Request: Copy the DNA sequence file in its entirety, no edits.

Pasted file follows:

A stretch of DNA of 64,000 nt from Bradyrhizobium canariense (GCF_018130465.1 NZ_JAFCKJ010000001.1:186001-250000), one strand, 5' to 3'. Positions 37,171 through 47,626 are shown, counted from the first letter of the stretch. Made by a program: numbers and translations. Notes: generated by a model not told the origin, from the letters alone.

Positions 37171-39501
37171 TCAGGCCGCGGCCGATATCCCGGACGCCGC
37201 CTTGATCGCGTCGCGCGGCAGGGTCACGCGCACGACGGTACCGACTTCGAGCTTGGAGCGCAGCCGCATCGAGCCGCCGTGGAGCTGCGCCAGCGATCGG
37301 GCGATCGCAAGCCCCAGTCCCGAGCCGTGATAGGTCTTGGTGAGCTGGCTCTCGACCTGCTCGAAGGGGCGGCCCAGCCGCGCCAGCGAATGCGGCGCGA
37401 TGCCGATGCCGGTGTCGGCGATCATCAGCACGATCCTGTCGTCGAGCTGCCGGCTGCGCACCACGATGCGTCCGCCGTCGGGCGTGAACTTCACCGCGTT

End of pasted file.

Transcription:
A stretch of DNA of 64,000 nt from Bradyrhizobium canariense (GCF_018130465.1 NZ_JAFCKJ010000001.1:186001-250000), one strand, 5' to 3'. Positions 37,171 through 47,626 are shown, counted from the first letter of the stretch. Made by a program: numbers and translations. Notes: generated by a model not told the origin, from the letters alone.

Positions 37171-39501
37171 TCAGGCCGCGGCCGATATCCCGGACGCCGC
37201 CTTGATCGCGTCGCGCGGCAGGGTCACGCGCACGACGGTACCGACTTCGAGCTTGGAGCGCAGCCGCATCGAGCCGCCGTGGAGCTGCGCCAGCGATCGG
37301 GCGATCGCAAGCCCCAGTCCCGAGCCGTGATAGGTCTTGGTGAGCTGGCTCTCGACCTGCTCGAAGGGGCGGCCCAGCCGCGCCAGCGAATGCGGCGCGA
37401 TGCCGATGCCGGTGTCGGCGATCATCAGCACGATCCTGTCGTCGAGCTGCCGGCTGCGCACCACGATGCGTCCGCCGTCGGGCGTGAACTTCACCGCGTT